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Working for your PCT

Published on: 2 May 2009

Primary care trusts: love them or loathe them, there are some organisations pharmacies just can’t function without, and PCTs are high on that list. But however much contact you have with your local trust, you might not have considered ever working for it.


Some would say this is a mistake. Kevin Noble is pharmacy lead for Isle of Wight PCT and says “I’ve never had as much fun in all my life”.


Mr Noble’s role involves monitoring pharmacy contracts within the PCT and trying to integrate pharmacy into PCT services. If you enjoy communicating and making contacts, this sort of role could be for you, as Mr Noble has to build links with both primary and secondary care and says his job involves both “a bit of service development and a bit of telling other people about what I’m doing to gain support”.


Mohamed Kanji works for Havering PCT in a joint role in medicines management and community pharmacy and says working for a PCT can also be less hectic on a day-to-day basis than working in a busy dispensary. For those who thrive on structure, the roles could also be good, as Mr Kanji says PCTs tend to have lots of protocols and quite strict hierarchical structures. The pay might not be as good as a locum’s at first, but moving up these structures can lead to ever-increasing salaries.


If you think this could be the role for you, then what should you do next? The key thing is to get started now. As world class commissioning is brought in, it is possible that PCTs will be looking to put people with commissioning experience, rather than pharmacy knowledge, in charge of commissioning pharmacy services. As Mr Kanji says: “If people want to do this they should make a move now because it may become more difficult.”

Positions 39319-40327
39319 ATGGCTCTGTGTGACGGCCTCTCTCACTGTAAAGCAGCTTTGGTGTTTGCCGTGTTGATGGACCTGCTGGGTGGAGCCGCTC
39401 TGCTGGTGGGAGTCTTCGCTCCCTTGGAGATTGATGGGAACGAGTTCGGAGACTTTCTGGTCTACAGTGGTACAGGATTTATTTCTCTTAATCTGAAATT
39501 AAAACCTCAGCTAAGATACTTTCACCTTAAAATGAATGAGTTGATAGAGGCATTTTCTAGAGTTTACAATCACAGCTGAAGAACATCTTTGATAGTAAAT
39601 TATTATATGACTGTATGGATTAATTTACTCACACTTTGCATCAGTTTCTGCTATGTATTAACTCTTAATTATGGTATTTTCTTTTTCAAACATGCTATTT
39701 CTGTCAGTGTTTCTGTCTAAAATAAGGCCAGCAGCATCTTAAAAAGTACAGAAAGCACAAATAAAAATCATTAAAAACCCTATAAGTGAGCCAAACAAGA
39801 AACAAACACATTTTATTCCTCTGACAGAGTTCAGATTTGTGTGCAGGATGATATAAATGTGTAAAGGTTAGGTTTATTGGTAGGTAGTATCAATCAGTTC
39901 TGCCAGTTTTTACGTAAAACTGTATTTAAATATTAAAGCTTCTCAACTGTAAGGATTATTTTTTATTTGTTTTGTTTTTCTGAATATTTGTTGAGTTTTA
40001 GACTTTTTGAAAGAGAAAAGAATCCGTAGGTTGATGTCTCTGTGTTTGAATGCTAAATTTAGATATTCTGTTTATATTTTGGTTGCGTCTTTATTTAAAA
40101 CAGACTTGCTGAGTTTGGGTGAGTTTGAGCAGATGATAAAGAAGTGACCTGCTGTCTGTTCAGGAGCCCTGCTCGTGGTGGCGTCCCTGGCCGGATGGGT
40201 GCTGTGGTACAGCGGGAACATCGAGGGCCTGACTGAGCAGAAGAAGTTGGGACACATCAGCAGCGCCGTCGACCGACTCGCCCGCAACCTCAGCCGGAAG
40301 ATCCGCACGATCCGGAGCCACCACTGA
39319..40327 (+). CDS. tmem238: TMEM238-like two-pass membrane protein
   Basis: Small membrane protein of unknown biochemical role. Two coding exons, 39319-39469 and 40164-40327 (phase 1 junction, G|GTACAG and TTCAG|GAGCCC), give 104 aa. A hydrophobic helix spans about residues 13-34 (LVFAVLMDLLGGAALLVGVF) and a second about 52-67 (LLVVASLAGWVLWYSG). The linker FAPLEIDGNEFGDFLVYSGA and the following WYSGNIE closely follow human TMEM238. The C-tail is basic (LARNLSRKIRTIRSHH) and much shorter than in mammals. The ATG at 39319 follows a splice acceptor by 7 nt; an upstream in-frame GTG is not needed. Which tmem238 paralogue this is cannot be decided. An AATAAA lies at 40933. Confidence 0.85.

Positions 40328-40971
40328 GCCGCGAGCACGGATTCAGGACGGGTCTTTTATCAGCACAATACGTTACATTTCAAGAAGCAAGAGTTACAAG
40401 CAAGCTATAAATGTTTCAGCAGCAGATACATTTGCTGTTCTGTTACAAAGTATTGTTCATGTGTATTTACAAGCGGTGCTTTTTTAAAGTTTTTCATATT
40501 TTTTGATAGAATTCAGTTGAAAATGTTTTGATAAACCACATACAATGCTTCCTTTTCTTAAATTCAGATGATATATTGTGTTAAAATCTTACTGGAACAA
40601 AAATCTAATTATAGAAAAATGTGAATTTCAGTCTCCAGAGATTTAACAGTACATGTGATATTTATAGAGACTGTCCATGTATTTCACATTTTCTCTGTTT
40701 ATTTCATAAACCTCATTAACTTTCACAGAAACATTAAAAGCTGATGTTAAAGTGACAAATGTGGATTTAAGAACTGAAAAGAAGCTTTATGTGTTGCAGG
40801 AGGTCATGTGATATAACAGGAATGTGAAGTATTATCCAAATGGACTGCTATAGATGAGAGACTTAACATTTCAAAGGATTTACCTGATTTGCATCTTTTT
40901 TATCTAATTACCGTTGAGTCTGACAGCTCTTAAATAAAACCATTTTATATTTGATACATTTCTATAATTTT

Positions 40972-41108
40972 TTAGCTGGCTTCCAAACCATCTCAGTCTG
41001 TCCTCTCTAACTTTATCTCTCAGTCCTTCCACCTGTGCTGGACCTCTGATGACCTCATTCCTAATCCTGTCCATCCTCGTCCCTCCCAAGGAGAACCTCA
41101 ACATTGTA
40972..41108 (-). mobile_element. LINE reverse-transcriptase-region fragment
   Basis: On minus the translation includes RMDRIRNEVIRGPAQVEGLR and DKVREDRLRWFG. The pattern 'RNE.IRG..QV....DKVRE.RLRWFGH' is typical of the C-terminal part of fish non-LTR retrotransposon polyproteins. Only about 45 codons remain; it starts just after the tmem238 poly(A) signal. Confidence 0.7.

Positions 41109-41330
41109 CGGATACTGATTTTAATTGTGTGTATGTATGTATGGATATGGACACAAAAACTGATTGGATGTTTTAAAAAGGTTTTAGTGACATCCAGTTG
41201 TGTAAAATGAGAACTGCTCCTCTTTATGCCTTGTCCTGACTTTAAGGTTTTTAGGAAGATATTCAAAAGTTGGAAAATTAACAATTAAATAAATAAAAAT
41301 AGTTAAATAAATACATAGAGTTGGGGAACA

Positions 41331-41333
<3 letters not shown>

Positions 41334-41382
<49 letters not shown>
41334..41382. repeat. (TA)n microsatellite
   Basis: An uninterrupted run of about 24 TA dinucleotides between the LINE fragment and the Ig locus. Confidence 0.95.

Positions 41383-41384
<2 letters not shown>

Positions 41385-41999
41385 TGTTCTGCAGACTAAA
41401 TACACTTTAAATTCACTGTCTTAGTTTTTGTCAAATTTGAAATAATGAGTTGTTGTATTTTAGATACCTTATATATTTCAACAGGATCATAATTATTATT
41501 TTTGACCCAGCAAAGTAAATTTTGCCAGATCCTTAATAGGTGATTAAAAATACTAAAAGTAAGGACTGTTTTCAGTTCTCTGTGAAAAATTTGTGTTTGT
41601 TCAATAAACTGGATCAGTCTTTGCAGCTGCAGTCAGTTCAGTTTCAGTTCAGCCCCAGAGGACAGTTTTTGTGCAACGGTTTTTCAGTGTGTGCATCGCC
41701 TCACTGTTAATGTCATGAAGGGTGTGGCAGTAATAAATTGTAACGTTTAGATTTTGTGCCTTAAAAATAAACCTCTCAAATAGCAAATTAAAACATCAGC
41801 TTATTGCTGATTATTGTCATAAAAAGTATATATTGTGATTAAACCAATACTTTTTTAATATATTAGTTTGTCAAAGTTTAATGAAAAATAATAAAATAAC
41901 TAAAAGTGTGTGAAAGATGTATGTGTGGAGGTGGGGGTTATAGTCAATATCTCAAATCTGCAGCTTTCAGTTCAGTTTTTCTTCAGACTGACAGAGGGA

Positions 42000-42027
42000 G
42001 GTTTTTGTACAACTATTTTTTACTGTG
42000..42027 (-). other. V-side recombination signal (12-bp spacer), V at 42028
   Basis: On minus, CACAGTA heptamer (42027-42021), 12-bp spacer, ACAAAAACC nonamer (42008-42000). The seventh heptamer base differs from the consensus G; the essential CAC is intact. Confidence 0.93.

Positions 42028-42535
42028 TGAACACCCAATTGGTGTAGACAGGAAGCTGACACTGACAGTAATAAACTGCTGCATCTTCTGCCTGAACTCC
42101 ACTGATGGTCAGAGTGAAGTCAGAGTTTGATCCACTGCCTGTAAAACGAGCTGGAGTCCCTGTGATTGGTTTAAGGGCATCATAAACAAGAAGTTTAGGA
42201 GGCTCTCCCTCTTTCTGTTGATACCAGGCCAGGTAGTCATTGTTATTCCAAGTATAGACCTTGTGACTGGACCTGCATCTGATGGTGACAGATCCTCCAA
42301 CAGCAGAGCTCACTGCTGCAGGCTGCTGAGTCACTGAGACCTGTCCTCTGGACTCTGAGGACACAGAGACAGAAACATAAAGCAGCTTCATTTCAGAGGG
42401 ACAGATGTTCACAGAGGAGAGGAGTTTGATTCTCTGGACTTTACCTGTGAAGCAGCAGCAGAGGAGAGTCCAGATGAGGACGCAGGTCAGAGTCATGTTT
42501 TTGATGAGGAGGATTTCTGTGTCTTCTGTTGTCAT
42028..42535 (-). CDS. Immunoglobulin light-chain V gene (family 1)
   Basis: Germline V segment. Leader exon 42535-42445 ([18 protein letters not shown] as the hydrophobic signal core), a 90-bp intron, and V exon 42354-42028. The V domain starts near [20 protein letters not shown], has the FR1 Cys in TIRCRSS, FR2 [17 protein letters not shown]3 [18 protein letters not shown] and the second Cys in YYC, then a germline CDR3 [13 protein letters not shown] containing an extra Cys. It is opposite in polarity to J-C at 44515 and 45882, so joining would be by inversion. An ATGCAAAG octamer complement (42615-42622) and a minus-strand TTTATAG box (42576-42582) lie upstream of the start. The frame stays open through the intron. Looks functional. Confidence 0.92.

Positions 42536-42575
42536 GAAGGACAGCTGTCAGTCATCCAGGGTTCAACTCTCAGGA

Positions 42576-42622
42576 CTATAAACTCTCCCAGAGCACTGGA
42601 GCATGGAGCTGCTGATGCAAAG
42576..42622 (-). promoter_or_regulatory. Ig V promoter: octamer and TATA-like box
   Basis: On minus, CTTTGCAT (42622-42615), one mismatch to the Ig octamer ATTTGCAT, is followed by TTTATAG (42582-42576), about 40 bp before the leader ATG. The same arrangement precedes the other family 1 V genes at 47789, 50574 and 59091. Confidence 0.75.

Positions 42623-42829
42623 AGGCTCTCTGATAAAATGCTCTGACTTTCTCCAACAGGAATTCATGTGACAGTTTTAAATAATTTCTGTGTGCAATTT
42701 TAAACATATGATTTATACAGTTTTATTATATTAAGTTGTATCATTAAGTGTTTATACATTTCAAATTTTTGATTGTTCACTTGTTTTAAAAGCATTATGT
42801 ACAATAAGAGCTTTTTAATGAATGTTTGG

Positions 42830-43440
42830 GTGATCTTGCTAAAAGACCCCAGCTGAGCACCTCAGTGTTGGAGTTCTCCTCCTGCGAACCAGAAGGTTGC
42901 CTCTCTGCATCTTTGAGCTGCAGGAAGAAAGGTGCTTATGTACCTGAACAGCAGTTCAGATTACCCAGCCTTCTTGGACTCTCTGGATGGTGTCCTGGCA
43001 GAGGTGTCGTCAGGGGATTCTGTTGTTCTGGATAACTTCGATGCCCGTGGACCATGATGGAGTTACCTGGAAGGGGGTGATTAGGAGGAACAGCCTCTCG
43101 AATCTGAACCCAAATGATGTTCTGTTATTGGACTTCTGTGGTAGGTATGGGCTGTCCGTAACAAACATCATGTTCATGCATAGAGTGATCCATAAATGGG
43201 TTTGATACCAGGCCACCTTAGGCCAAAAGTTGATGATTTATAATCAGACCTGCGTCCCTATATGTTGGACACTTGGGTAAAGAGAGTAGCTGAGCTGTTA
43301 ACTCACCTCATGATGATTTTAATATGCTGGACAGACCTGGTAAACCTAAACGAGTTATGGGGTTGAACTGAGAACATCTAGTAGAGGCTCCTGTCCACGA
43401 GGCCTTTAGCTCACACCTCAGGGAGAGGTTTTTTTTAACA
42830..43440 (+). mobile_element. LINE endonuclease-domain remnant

That said, Mr Kanji says there remain plenty of opportunities for pharmacists within PCTs. They could look to public health teams, consider medicines management, or even think about working for the PCT on a part-time basis. Mr Kanji works 20 hours a week for Havering PCT, and says such roles can expand community pharmacists’ horizons. “Unfortunately, pharmacy can be very isolated,” he says, “but things are changing and it’s good to broaden your horizons. It could also give your career another dimension.”


One way to do this is through being a sessional pharmacist, contracted by the PCT to carry out specific work or projects, in a more consultancy based role. You might be advising on prescribing, or going through doctors’ records to try to help specific groups of patients. Some pharmacists are even sent to see patients to do clinical reviews and check their medicines.


PCT professional executive committees, which try to ensure the PCTs invest in the right services to boost health, might also be a good place to start. Mr Kanji advises that pharmacists looking for a role in PCTs might first want to sit on these committees as “this can give you a good grasp of what is happening in the PCT”. Taking on such roles and getting to know people within the PCT like this is a good way to get your foot on the ladder.


Building relationships with a range of healthcare professionals is likely to be a key part in any PCT role. So if you are looking to apply, any links you can build up beforehand would be a good idea. You might want to consider sitting on an LPC to show you are engaged with pharmacy politics. The LPC should also know about any opportunities for pharmacists in the PCT.


Mr Noble further advises that demonstrating a keen interest in the clinical side of pharmacy is good, as these are ultimately the types of services you will be establishing.


If you’re looking for more advice, the Primary Care Pharmacists’ Association might be a good place to start. And if you still need convincing that a PCT can be a good place to work, Mr Kanji stresses the importance of the role PCT pharmacists play in promoting and furthering their profession. “We need more pharmacists to get involved,” he says.